It is a privilege to be a volunteer

When I first started volunteering with the Development and Relief Agency (DARA), formerly known as Penola House, nine years ago, I set out with the aim of assisting vulnerable people in our community.

What I didn’t expect was the profound impact it would have on my own life.

My husband Shaun and I have been married for 25 years and together we have twins, Georgia and Thomas, 17 years of age.

Volunteering has, without doubt, enriched my life and that of our family.

Together we have formed new friendships, broadened our thinking and united to assist others.

Soon after Georgia and Thomas commenced at a new school I came across an advertisement in the school newsletter, seeking a volunteer to look after a baby while its young mother, attended lessons. I soon learned that the mother was a refugee supported by DARA, which at the time was referred to as Penola House.

Other volunteers from all walks of life were also inspired by the work of DARA’S Refugee Hub and together we offered support to new migrants. Many of the refugees arrive at the Hub in despair after fleeing their home country in fear of their lives, leaving behind family and friends.  They wish to contribute to our community but they often incur many barriers including language, education and access to affordable housing; all the while they are trying to heal from trauma. As volunteers, we assist them to forge local connections that support their transition to Australian life. We develop friendships based on mutual respect and compassion, celebrate their victories, and provide guidance when setbacks occur. Most of all we listen.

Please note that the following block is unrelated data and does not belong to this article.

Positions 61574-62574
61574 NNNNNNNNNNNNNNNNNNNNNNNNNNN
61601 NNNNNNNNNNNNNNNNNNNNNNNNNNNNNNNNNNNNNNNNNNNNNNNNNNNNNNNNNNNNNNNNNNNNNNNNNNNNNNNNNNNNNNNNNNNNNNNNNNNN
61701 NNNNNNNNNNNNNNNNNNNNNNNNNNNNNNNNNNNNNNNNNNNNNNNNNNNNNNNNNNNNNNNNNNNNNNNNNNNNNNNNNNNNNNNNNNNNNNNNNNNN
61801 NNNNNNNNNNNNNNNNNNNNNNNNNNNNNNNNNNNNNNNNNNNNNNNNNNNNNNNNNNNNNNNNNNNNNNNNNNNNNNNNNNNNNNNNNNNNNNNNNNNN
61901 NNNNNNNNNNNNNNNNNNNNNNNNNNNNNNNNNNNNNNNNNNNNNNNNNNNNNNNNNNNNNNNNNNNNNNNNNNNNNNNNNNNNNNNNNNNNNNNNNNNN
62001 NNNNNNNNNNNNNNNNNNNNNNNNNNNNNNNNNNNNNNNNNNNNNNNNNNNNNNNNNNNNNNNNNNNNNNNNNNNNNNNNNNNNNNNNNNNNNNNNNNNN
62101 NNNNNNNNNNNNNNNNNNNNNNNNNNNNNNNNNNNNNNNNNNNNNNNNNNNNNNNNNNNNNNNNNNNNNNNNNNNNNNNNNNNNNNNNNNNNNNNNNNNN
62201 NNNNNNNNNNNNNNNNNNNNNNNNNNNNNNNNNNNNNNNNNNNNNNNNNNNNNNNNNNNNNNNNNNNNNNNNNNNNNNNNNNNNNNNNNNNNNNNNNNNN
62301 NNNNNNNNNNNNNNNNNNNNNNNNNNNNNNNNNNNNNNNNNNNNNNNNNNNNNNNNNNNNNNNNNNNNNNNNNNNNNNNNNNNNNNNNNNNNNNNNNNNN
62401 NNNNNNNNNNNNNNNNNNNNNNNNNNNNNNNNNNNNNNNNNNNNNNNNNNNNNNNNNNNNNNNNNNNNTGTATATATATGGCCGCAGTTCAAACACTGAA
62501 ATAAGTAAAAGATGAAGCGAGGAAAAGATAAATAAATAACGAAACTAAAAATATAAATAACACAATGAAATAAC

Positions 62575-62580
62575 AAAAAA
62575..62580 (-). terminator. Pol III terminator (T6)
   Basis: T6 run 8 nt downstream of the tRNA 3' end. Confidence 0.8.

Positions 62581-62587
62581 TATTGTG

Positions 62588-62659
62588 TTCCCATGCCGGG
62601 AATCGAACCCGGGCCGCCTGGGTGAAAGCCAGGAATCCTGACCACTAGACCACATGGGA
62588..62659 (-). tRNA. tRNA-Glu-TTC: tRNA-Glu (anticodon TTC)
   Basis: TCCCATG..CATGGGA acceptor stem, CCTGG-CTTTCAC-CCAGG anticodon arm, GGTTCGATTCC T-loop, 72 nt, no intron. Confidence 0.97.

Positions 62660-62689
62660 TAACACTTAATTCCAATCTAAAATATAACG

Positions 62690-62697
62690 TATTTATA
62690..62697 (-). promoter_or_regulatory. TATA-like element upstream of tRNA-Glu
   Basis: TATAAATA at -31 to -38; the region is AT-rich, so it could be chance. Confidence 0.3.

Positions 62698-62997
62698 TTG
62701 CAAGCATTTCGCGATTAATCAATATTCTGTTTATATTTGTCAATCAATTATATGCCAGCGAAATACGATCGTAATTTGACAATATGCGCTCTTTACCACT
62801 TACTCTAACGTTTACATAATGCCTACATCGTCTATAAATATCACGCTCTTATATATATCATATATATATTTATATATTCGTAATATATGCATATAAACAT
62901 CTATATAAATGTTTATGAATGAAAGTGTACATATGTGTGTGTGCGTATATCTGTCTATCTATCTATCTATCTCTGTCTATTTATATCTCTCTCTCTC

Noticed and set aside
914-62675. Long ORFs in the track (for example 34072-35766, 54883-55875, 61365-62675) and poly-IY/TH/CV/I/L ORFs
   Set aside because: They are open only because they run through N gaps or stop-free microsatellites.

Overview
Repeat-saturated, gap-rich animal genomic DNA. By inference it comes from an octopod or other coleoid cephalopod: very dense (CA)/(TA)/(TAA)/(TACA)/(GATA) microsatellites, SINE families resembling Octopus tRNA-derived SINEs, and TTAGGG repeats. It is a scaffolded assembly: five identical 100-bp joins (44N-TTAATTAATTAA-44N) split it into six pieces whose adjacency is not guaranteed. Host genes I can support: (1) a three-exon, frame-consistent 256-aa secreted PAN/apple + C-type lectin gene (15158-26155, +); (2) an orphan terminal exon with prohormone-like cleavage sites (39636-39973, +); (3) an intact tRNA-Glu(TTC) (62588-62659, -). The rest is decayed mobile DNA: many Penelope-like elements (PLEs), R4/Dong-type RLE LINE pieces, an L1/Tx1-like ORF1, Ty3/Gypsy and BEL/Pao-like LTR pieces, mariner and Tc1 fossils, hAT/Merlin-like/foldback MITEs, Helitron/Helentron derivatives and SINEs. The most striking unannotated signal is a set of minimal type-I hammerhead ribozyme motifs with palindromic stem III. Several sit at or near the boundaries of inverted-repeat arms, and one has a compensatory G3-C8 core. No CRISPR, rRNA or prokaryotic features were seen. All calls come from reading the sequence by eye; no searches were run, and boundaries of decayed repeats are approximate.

Within a short period of volunteering at the Refugee Hub my life had become so enriched that I asked my children, then aged 10, if they too would like to become DARA volunteers.

To the delight of Sean and me, they said yes. As a family, each Friday afternoon for the past few years we would package food that was then served to friends of DARA at Islington Park the following day.

Providing our children with the opportunity to volunteer is important to us.  It shows them that an act of caring either by packing a food parcel, serving a meal or simply speaking kind words could make the difference in someone’s day.

As a family one of the highlights of becoming involved with DARA has been to collect soccer boots so that children who have arrived here from other countries with few belongings can play soccer and become part of a team. In this vein, some years ago, with assistance from DARA staff including John Sandy and in collaboration with Tom Garnham  from the Mayfield Baptist Church, Youth with a Mission (YWAM) and the Jesmond Baptist Church we organised a soccer afternoon for refugee families. The event was a celebration of soccer, friendship and new beginnings.

There are many people who require assistance and support, and by showing them kindness, respect and sharing of time, we can make a positive difference in their lives as well as our own. I encourage all individuals and families to find a form of volunteering that aligns with their lifestyle and values; I guarantee you won’t regret it.

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